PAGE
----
(b) Except in a medical negligence action or administrative proceeding when a health care practitioner or provider is or reasonably expects to be named as a defendant, information disclosed to a health care practitioner by a patient in the course of the care and treatment of such patient is confidential and may be disclosed only to other health care practitioners and providers involved in the care or treatment of the patient, or if permitted by written authorization from the patient or compelled by subpoena at a deposition, evidentiary hearing, or trial for which proper notice has been given.

In practical terms, the medical negligence exception is a limited waiver of an existing privilege. The waiver occurs when the patient chooses to pursue a claim.

In this case, the Watson Clinic and Dr. Royal have been named as defendants in a lawsuit. Thus, there is no dispute that the Estate has waived the physician-patient privilege as to the Watson Clinic and Dr. Royal. These defendants may share the medical records of Ms. Harnage with their lawyers and discuss her treatment with these lawyers without reservation. The Estate, however, maintains that its lawsuit does not waive the privilege and does not permit the Watson Clinic and Dr. Royal to discuss this lawsuit with other employees of the Watson Clinic who were not allegedly negligent and who are also health care providers. For purposes of this opinion, we accept the representation of the Estate that Dr. Letson will not be named as a defendant in this action. We conclude, however, that the Estate misconstrues the breadth of the statutory privilege.

From our record, it is not clear whether Dr. Letson has any medical records in his possession that are not also possessed by the Watson Clinic.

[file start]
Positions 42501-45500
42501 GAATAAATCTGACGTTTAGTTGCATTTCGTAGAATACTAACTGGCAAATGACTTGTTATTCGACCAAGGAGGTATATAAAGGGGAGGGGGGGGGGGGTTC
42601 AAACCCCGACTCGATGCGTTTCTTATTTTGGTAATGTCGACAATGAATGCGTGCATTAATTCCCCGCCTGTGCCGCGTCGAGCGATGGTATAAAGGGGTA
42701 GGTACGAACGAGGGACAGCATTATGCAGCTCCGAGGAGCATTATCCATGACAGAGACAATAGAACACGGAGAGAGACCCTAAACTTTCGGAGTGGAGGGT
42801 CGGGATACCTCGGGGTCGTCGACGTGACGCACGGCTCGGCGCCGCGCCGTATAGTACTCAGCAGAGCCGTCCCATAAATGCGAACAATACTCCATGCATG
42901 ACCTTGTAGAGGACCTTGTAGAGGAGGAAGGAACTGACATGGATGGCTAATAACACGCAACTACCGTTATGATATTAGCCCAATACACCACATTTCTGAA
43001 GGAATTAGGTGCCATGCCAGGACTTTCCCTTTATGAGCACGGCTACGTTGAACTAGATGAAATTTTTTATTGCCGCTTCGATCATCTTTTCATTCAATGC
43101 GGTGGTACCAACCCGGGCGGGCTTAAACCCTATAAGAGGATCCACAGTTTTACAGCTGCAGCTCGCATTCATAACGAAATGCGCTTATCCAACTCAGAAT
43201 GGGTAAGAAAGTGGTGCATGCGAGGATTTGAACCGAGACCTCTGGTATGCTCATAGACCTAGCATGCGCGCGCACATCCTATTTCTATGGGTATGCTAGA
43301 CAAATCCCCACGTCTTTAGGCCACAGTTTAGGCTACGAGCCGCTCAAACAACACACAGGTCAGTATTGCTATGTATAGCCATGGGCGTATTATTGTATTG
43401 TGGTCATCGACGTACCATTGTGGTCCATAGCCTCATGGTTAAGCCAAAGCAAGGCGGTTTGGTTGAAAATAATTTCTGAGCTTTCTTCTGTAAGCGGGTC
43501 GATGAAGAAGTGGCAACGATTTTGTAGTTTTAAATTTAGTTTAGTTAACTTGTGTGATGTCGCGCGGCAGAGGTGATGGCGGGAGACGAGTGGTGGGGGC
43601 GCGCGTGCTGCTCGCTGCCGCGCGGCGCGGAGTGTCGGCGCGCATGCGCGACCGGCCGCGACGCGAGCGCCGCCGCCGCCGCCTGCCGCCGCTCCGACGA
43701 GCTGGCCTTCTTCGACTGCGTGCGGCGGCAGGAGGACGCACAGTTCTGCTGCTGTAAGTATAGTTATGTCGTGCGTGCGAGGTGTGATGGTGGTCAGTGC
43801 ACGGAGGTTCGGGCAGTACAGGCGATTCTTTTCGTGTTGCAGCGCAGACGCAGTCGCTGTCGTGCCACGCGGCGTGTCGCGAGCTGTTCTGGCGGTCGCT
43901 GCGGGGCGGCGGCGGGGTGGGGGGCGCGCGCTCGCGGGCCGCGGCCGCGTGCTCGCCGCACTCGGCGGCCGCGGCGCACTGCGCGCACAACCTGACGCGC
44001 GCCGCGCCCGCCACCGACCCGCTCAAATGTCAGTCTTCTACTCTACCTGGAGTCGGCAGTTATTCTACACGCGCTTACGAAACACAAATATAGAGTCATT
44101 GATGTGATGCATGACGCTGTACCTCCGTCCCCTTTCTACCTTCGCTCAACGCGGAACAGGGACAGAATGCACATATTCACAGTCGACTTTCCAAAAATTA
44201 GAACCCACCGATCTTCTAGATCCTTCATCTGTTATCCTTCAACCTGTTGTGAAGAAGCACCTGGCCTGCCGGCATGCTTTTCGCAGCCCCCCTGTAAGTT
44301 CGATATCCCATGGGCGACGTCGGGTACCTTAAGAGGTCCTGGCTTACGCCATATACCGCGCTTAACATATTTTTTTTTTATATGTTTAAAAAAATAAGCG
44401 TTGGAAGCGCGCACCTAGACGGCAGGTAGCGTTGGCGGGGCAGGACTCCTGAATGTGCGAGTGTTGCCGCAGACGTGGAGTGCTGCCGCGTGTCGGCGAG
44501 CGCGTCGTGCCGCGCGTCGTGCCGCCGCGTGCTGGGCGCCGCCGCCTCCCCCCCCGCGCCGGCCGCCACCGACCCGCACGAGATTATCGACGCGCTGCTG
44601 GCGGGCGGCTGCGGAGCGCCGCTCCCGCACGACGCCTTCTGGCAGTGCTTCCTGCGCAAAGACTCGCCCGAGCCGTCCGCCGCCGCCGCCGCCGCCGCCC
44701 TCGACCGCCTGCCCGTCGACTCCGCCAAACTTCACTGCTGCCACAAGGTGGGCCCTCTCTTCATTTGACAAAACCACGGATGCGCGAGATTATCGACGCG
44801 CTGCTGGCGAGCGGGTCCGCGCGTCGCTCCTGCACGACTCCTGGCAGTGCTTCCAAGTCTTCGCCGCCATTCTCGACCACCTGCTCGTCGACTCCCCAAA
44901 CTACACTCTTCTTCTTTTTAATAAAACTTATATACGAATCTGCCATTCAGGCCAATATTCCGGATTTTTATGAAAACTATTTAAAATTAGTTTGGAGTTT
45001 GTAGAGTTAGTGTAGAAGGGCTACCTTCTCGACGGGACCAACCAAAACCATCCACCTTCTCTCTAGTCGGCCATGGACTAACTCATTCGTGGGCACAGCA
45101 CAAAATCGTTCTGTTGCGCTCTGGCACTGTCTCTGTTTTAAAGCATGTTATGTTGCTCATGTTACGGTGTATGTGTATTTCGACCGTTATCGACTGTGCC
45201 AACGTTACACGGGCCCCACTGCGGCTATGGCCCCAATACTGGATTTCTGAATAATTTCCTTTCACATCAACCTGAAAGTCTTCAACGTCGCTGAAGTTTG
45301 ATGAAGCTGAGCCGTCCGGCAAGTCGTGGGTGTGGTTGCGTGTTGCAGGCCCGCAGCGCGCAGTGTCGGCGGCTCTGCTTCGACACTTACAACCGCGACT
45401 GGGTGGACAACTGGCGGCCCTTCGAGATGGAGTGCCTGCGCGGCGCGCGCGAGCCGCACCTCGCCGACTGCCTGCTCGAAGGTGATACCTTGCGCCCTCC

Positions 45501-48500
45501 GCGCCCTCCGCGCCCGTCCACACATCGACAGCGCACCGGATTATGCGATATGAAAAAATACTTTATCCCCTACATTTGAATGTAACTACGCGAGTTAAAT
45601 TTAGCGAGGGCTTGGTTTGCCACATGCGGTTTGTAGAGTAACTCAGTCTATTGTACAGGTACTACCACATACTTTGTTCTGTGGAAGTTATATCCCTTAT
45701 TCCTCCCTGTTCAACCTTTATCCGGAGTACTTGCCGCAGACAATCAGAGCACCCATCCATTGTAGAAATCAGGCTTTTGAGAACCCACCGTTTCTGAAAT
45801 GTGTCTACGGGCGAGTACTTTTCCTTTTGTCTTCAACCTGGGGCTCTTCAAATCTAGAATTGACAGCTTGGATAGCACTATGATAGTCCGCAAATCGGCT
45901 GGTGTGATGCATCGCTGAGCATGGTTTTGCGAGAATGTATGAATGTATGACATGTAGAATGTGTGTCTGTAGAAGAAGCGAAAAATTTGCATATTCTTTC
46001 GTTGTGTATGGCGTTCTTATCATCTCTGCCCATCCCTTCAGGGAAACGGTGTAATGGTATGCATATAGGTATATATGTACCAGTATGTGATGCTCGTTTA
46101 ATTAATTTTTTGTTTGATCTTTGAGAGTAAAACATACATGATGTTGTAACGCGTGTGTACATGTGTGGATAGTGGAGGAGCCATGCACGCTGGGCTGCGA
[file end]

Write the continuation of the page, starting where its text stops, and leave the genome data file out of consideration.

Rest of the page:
The medical negligence exception exists to permit defendants to defend themselves in a lawsuit filed by a former patient. Other courts have ruled that the statutory privilege is waived even between a hospital and health care providers for whom the hospital denies responsibility. See Alachua Gen. Hosp., Inc. v. Stewart, 649 So.2d 357 (Fla. 1st DCA 1995). We hesitate to find a privilege that prevents a defendant from discussing a lawsuit with present or former employees. See, e.g., Manor Care of Dunedin, Inc. v. Keiser, 611 So.2d 1305 (Fla. 2d DCA 1992) (holding that nursing home defendant in wrongful death action was not prohibited from contacting former employees and conducting ex parte interviews). The facts in this case, however, permit an even narrower holding.

In this case, we are confronted with circumstances in which the patient maintains that the privilege bars communication between and among health care providers who were involved in the care or treatment of the patient giving rise to the malpractice litigation. Section 455.667 makes clear in both subsections (5) and (6) that the privilege does not exist among "health care practitioners and providers involved in the care or treatment of the patient." For many practical reasons, doctors involved in the care of a patient must be free to share with one another all information about the patient. Thus, in this case, a privilege protecting the privacy of Ms. Harnage's medical condition did not exist among the Watson Clinic, Dr. Royal, and Dr. Letson at the time of her operation. Nothing in the statute suggests that the subsequent filing of a lawsuit, which is normally an exception or a waiver of the privilege, creates a new privilege limiting prospective communication between health care providers concerning matters that were not privileged between them at an earlier time. At least in the context of a lawsuit involving members or co-employees of a professional association or partnership, we conclude that the filing of the lawsuit does not create a privilege where none existed in the past. Likewise, the filing of this lawsuit permits the attorneys representing the Watson Clinic and Dr. Royal to discuss Ms. Harnage's medical condition and her treatment with any health care provider with whom their clients were authorized to communicate prior to the lawsuit. Accordingly, the statute does not support the trial court's order. No one suggests any other legal authority to restrict communication between the lawyers or parties.